Original tenant, January 1970
My son has not ever forgiven me for moving out of Westbeth. It has been more than 40 years. He pretends he has, but down deep? Not so much. He (and I) LOVED living there.
The announcement/invite article in the New York Times was small, perhaps a paragraph or two, about a building in the West Village coming together for artists. It was buried on page 20 or 40, not something you would notice, but oddly I did. I was living in a way too small apartment on the Upper West Side with Owen, my then three-year-old son, crammed and worried. The street was dicey, noisy, scary, and the apartment was expensive. I applied to Westbeth and, to my surprise, got in. I had assumed I needed to be of the level and likes of Merce Cunningham or a famous sculptor, or painter, or … but I, a very young sculptor and designer, got in, Oct. 31, 1969. I nervously signed a lease to start January 1970. I became the first tenant of apartment 902.
An entire building of artists and actors, dancers and writers. Intense? Yes. At first, it was an art party. Stimulating conversations at the incinerator chute? Yes. Great “treasures” were left by the chute door. Books and stuffed animals, dishes, pots, houseplants, recycling at its artistic best.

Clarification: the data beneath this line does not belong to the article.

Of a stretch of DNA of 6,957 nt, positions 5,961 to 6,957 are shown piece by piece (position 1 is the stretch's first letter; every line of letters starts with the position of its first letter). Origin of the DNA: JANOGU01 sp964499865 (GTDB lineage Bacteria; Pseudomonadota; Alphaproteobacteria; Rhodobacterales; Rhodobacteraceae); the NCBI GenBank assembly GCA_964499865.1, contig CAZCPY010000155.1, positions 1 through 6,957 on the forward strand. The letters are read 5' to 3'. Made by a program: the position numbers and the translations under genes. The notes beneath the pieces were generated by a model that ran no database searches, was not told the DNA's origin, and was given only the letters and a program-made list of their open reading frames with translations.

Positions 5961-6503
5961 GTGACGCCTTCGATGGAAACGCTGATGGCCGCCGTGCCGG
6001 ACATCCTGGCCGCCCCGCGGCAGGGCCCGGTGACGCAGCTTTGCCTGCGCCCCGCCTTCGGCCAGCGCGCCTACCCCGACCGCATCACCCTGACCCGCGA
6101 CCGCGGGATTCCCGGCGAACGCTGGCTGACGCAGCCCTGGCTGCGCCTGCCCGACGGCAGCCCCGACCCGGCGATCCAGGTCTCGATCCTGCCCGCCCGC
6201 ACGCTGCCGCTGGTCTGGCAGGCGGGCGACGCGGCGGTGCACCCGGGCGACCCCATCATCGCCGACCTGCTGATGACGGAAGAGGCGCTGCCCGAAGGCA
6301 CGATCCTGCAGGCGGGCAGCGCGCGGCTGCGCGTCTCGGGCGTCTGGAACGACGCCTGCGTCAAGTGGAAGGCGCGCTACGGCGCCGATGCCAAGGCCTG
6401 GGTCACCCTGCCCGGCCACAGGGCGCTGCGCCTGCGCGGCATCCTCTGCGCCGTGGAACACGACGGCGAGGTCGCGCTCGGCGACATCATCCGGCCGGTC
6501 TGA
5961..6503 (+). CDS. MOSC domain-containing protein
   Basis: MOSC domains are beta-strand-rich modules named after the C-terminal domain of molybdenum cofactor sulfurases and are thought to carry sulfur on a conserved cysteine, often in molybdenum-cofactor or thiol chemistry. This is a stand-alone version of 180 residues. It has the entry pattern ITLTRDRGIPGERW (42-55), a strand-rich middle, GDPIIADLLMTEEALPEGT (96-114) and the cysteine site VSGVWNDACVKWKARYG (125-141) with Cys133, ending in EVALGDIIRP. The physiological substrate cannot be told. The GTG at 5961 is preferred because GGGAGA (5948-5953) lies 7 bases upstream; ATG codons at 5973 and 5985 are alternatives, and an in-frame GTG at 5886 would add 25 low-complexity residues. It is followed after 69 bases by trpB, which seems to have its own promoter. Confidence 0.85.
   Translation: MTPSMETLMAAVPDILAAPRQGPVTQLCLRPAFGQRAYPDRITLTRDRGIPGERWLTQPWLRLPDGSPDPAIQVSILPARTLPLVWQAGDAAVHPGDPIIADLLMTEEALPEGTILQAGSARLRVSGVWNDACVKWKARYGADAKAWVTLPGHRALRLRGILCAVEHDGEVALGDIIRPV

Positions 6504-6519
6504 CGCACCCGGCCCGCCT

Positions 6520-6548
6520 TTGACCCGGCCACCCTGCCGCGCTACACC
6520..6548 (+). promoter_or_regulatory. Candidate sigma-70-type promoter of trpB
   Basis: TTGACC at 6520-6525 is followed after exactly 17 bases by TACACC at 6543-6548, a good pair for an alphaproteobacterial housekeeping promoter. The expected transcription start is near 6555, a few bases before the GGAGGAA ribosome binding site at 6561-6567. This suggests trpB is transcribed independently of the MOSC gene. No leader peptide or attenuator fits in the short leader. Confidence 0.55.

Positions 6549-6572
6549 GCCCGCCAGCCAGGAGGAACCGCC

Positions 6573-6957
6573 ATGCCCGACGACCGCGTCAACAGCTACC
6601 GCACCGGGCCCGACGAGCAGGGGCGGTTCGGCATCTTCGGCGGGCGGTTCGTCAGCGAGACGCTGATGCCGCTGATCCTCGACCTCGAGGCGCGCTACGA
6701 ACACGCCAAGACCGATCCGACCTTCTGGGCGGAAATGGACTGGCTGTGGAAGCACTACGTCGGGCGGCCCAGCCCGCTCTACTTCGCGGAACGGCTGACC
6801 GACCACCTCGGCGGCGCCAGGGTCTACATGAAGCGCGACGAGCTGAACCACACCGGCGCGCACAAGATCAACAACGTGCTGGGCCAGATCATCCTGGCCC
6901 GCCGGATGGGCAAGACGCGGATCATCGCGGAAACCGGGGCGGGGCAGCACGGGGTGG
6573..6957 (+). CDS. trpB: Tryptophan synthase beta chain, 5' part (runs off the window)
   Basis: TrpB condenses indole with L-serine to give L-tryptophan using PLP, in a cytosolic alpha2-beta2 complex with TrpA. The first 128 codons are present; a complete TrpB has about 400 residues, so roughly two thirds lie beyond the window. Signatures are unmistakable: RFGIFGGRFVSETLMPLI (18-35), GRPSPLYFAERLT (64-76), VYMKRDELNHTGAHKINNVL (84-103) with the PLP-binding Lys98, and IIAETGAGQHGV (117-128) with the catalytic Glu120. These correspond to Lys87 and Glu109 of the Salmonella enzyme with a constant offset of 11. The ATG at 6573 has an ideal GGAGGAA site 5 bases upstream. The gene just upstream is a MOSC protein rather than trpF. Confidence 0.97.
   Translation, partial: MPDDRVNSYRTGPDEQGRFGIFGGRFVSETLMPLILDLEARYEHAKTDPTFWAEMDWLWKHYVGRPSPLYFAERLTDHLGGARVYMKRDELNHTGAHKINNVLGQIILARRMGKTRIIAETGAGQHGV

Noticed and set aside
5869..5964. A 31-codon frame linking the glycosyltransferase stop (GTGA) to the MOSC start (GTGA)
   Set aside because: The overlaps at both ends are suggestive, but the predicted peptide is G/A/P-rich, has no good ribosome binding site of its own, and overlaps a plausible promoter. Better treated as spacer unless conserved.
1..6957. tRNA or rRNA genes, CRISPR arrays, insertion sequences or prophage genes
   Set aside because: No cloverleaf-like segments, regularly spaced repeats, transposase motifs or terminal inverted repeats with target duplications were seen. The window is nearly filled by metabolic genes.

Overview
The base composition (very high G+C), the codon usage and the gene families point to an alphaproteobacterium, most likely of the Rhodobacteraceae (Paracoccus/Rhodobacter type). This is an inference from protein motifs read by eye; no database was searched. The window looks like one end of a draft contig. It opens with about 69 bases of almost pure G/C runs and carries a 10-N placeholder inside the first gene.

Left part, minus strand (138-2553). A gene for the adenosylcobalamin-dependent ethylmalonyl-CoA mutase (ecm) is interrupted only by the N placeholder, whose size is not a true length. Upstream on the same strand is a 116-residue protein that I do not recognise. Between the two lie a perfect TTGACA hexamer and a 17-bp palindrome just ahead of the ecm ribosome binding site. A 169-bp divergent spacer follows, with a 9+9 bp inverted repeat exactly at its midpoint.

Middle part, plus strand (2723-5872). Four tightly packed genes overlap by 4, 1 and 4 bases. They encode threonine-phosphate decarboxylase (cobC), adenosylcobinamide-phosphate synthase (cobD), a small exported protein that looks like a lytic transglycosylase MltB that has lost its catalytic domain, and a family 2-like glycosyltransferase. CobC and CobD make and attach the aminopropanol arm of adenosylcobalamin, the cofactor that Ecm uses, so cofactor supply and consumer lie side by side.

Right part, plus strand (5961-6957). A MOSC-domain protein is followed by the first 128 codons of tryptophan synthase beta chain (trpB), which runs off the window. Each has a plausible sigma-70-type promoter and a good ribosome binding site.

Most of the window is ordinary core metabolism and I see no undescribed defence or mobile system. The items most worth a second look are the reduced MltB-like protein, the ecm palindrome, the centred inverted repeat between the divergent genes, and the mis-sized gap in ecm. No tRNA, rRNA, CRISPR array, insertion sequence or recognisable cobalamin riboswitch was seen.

Galway Kinnell lived in my hallway, as did Diane Arbus. Diane’s daughter babysat for Owen. Tod Williams, a now world-famous architect, lived down the hall as well. Hans Haacke lived upstairs. I met street theater producers, dancers, puppeteers, poets, composers, and, yes, even Merce Cunningham. It was most wonderful.
I loved the space, open, sun-filled, with closets on wheels that could define a wall. I also put all my furniture on wheels, since I loved to move things around constantly.
An aside: The building was the world’s best Halloween site: block-long hallways made for safe trick-or-treating, and 350-plus doors to knock on.
Since Westbeth, life and work have taken me to Vermont, Boston, Connecticut, Washington, D.C., Northampton, Mass., and now back to Vermont. Would I move back to Westbeth now, if I could? Yes, yes, yes.